The light was all but gone, and the city was lit. The greatest city in the Kingdom. The jewel of Andrayor. The city of New Islington. And it was lit by the last ray of garish red light hanging over the horizon. But now the countryside was perilously dark. Outside of the city a low rumble began in the northeast, causing a stir in the heavily packed road toward the main gate. The rumble increased until it was a thunder, a peasant pulling a wagon struggled to get off the road in terror. A long column, two deep, of armed cavaliers stormed by heading for the central causeway of the Ivory Keep. At its center was a tall man with close cropped hair and a determined gaze. This was no ceremonial procession. The cavalry was bruised and bloody spattered from furious campaigning. However, the standard of the eagle, though tattered still flew high on the bearer’s lance as the King’s Van raced back to the capital.

The kingsmen reigned in as they reached the Herald Gate. The Herald Gate was the tallest and widest gate in the city. Made of the same white marble as the Ivory Keep itself, the Herald towered above the city’s walls. It was certainly the largest of the city’s gates, and as such was usually closed by Vespers each eventide. Emblazoned in gold leaf and brass, the realms coat of arms, could barely be seen in the darkness. It was an imposing sight to approach in the dark, and the residents had named it the Bat for its large winged towers flanking the gatehouse and the heavily fortified enceinte. Tonight it was especially foreboding. As the column drew to a halt, the horses steamed in the cool night air. They had been run hard. A young knight with green insignia approached the gate with the standard bearer in tow.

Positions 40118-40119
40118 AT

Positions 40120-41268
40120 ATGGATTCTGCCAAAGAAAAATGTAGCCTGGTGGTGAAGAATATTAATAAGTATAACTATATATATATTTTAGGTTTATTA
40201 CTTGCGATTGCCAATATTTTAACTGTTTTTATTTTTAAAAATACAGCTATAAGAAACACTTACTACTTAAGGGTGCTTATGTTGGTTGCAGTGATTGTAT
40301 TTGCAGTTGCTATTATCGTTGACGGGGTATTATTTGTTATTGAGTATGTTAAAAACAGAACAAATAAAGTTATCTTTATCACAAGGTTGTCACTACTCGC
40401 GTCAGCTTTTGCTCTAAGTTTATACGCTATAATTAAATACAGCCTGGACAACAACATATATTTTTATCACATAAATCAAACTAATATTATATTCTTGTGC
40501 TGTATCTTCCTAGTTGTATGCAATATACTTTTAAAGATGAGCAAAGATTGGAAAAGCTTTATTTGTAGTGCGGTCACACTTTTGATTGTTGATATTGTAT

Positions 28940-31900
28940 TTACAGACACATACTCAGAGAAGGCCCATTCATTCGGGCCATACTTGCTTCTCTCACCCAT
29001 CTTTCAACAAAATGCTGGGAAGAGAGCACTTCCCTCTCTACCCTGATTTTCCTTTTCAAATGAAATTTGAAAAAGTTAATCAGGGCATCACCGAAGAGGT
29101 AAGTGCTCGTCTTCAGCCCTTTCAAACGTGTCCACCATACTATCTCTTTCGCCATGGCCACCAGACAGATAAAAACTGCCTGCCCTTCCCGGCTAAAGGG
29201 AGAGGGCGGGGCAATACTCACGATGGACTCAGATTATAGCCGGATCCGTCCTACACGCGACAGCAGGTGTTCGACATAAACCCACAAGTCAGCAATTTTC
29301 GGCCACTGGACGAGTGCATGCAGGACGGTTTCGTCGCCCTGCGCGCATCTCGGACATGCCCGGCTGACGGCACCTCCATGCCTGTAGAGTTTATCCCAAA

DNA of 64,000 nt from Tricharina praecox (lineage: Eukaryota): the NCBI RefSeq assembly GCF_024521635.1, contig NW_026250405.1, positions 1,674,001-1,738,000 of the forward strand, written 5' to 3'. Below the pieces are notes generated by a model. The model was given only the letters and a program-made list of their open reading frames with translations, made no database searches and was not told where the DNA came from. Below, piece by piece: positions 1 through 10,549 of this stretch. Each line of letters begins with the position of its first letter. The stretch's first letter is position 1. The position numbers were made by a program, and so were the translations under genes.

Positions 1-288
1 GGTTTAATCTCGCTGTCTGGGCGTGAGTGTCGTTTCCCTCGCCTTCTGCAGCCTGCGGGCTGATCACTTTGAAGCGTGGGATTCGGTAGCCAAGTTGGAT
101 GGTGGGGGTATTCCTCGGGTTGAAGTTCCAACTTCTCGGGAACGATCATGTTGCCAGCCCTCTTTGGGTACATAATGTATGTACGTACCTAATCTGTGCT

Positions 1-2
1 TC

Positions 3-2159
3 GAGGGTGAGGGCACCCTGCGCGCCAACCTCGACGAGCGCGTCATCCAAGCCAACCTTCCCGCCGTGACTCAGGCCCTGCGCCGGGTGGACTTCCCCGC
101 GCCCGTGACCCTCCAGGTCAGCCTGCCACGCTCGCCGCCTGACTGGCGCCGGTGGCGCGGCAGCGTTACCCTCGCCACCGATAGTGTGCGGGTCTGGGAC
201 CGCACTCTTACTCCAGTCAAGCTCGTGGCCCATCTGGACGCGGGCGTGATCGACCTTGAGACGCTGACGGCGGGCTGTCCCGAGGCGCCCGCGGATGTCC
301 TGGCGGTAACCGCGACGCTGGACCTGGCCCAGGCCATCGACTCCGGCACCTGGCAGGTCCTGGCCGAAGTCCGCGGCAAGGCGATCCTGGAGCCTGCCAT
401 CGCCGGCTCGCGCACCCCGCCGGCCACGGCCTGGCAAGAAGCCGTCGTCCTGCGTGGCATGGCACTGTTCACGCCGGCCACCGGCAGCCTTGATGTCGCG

“Prince Warren approaches, Hie the Gate, Prince Warren approaches!” He cried.

There was no answer. The young knight looked back at the squad with an uncomfortable grimace.

“Prince Warren approaches, Lord of the Henin Sea, Defender of the King, Heir to the throne. Open the gate! Prince Warren approaches!”

Again, no answer. Just the eerie wind blowing around the arrow slits, whistling desolately. The young knight stood awkwardly, awaiting acceptance, or new orders from the captain. Then a loud bang, followed by a loud grating, and the grinding of chains, signaled the impending opening of the gate. The young knight rode back to the column. For a moment, all was still. It was full darkness now, and the only light to be seen glinted off the knights mail in blue flickers. A rustling sound indicated a hasty conference among Prince Warren’s retinue. Sir Wickford Dalton, a balding older baron, whispered harshly into the Prince’s ear. Warren shook his head slowly, scanning the ramparts. Finally, he nodded. Lord Dalton signaled, and the column prepared to enter the city.